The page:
Today is music addiction day, so tell me one of your music addictions.
Me? I’m currently addicted to the letter F on my iTunes feed. I was listening to "Fix My Eyes" by For King and Country, on a run the other day, and just let the music play from there. I had a blast of a run listening to everything from "Faster" by Matt Nathanson to "Fez" by U2 to "Flake" by Jack Johnson to "Friday I'm in Love" by the Cure to "Focus" by Holly Starr. Even Beethoven's "Fur Elise" was in my F stream. Now I'm stuck on the letter F and letting the melodies entertain and inspire me. How about you? What's your music addiction?
You've got to get yourself together. You're stuck in a rut. And you can't get out of it.
Ever feel that itch, that urge, that tug inside to change something? It could be your scenery, your haircut, maybe you crave a new identity, even a new phone cover would help at this point. Ever been bored, or exhausted or numb, from your current set of circumstances?
Maybe you just finished up your school year and you’re not sure what summer has in store for you. Or the school year seems to be dragging out thanks to all the snow days this past winter.
Well, you don’t need to be Jason Bourne and grab a different passport from your safety deposit box to jazz things up. But it is up to you to get out of your rut. Sitting around wishing things would change won’t do the trick.
Now some of you change your address or hair color as often as others of us change our socks. To you, there’s no need to make drastic changes, you already do that, daily. But for the rest of us there’s something refreshing, maybe even daring about trying something new. Summer can be a lazy time to fall into old routines, OR a chance to change your perspective and relight your inner spark. It’s up to you. Which one is it going to be?
Here are a few ideas to get jump-started:
What about you? Any other ideas on how to spice things up?
Therefore, if anyone is in Christ, he is a new creation. The old has passed away; behold, the new has come. 2 Corinthians 5:17
“I can begin again.” New Year’s Day by U2
I spent New Year’s Day 2013 soaking in the Rock and Roll Hall of Fame in Cleveland.
Barely visible amidst Elvis’ outlandish purple Cadillac with “EP” blazed on every seat cushion, tire and door (no lie), John Lennon’s neon green silk Sergeant Pepper’s uniform and Katy Perry’s memorable peppermint dress were my two favorite artifacts in the multi level, glass pyramid of a museum (a copy of the Louvre in Paris).
My favorites weren’t bright or shiny or glitzy or even psychedelic, like all the items I believe rock stars own and save and cherish. They were small and flat and plain. They were rejection letters.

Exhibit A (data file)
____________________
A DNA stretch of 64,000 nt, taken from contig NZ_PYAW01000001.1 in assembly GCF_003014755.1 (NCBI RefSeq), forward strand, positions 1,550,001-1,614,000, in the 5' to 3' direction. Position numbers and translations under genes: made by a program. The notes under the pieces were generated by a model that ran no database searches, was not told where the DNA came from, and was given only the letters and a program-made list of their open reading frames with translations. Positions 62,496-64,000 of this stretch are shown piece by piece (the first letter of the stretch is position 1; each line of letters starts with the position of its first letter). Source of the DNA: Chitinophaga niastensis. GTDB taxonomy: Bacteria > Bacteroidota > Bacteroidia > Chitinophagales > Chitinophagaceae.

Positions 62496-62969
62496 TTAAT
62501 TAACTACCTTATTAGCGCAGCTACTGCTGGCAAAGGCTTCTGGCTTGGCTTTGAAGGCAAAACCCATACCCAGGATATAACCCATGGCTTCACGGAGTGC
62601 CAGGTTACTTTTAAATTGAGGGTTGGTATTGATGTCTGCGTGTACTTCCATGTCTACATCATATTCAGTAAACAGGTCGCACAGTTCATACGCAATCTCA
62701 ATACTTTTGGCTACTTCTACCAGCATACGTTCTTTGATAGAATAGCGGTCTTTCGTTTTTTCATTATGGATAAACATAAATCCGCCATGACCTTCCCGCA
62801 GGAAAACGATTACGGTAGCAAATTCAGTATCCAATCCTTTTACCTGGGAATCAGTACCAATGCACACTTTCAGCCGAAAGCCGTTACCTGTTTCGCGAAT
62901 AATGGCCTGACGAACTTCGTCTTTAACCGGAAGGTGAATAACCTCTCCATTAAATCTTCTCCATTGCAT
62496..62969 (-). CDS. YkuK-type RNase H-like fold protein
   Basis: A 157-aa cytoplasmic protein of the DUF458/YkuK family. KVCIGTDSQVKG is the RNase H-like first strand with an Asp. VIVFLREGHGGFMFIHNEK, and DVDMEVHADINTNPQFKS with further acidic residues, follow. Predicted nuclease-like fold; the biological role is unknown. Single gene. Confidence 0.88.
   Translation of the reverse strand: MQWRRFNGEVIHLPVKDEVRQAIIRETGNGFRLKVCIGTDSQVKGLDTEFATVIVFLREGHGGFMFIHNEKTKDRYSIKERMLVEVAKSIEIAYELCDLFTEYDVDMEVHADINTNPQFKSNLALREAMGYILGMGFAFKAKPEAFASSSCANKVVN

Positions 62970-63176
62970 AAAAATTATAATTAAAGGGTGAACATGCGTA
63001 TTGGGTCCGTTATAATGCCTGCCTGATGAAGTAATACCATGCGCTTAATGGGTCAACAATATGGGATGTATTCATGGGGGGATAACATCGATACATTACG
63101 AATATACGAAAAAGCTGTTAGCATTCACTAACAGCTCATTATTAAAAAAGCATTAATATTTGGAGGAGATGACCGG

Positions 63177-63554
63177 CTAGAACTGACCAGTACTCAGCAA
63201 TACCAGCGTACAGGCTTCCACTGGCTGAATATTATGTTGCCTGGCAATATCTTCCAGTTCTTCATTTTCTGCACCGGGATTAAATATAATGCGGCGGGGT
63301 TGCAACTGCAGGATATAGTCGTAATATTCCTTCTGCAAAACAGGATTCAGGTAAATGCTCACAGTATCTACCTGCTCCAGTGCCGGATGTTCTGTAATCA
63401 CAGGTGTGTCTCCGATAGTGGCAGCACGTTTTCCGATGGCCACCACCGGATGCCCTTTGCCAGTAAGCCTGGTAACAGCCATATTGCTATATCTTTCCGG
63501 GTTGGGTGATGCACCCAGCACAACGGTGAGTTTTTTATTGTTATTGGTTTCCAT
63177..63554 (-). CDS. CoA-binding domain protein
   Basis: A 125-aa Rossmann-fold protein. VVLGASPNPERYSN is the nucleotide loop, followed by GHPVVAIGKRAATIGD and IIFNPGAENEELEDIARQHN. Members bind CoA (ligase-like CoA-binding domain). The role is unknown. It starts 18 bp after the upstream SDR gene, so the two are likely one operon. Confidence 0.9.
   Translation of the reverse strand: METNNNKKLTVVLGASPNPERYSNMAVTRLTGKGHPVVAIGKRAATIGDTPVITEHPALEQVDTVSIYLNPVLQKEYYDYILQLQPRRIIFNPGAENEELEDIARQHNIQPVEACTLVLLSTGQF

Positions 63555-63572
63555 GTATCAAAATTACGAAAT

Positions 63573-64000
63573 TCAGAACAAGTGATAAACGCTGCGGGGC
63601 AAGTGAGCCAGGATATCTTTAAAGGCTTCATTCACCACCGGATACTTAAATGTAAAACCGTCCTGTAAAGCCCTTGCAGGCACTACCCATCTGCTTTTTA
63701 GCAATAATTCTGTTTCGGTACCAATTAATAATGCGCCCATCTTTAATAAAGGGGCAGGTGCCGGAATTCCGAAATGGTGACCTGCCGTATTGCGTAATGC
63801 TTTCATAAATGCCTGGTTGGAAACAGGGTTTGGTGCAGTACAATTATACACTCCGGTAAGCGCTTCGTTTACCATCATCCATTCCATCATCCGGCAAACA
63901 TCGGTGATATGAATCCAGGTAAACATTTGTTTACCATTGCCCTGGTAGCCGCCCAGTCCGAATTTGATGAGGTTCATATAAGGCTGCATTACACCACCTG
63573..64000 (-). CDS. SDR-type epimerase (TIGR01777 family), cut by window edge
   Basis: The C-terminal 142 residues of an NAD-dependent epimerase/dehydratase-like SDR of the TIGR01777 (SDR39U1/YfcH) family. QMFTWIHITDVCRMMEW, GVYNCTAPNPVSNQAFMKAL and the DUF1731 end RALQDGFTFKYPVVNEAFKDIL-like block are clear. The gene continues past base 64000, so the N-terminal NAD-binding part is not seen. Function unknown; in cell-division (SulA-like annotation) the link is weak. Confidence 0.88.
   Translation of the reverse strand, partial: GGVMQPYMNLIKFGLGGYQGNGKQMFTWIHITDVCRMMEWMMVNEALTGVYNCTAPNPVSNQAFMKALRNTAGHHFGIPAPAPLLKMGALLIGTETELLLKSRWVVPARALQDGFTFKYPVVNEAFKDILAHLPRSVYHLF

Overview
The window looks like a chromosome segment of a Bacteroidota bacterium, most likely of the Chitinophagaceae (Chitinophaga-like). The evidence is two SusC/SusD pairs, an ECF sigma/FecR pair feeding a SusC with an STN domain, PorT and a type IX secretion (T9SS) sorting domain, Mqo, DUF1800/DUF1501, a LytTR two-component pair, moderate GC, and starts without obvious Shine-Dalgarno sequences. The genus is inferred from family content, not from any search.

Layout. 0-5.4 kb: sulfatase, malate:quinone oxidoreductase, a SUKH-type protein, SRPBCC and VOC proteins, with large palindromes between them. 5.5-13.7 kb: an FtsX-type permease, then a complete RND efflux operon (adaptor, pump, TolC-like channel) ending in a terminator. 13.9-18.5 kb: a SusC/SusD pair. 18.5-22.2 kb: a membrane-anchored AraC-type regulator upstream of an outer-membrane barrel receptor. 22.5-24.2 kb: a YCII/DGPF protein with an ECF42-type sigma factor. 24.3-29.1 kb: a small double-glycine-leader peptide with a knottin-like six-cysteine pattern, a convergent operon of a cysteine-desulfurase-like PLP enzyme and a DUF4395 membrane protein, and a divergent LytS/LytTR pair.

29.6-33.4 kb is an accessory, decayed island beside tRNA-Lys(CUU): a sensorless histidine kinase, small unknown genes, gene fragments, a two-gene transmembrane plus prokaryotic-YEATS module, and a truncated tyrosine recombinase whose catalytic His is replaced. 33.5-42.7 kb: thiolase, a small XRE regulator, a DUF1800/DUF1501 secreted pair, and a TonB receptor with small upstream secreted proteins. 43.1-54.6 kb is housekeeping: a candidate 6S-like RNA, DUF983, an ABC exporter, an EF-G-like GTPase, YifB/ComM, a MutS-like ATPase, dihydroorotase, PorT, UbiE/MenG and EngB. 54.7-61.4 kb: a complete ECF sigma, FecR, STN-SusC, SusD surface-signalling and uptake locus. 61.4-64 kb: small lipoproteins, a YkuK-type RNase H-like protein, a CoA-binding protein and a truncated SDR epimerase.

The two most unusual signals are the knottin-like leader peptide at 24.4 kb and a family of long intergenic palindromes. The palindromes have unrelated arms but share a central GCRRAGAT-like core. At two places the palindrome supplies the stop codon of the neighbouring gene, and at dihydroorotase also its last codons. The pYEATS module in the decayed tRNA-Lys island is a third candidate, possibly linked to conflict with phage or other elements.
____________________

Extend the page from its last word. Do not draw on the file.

As a writer I get my share of rejection letters. You might think looking at others’ rejections would be torture. But, actually it’s the opposite. You see, these weren’t random rejection letters written to bands you’ve never heard of like Carl and the Crazies or the Keyboard Lizards, these were rejection letters written to U2.
In 1979 RSO sent a letter to P. Hewson, Bono’s real name, stating the demo tape he mailed “titled U2 is not suitable for us at present". The letter was written on Bono’s 19th birthday. I hope he got a decent cake.
Around the same time Arista Records sent U2 a form rejection letter, the kind they sent to hundreds of bands with just a preprinted signature, and without details of why the band was being turned down.
But those rejections did not make U2 quit. It gave them fodder to begin again. To make another tape, to send it to another label, to try again.
One year later, Island Records signed U2. They went on to become one of the biggest selling bands in the world. Over 7.2 million fans attended U2’s 360 Tour, more than any other fans attending any other tour - ever. U2 has won more Grammy awards than any other band, ever. 22.
But what if Bono and the boys had listened to RSO or Arista? What if they took those rejections as signs they didn’t have what it takes? That they weren’t good enough? That their sound wouldn’t resonate? That they should give up?
What hill are you climbing today? Who’s told you “no” recently? What roadblocks are you encountering?
What if instead of listening to the negativity, you tried one more time – took the SAT or LSAT one more time to improve your score, auditioned for one more play, ran one more race, applied to one more internship or job, sent one more song to a record label?
Hills are rarely easy to climb. Sometimes they reveal themselves as careening mountains.
But the view from the top of the mountain is glorious.
I waited patiently for the Lord
He inclined and heard my cry
He lift me up out of the pit
Out of the miry clay
I will sing, sing a new song
Psalm 40 by King David and revamped by U2 in their song “40”
What new song can you sing today? Where can you begin again?
Laura L. Smith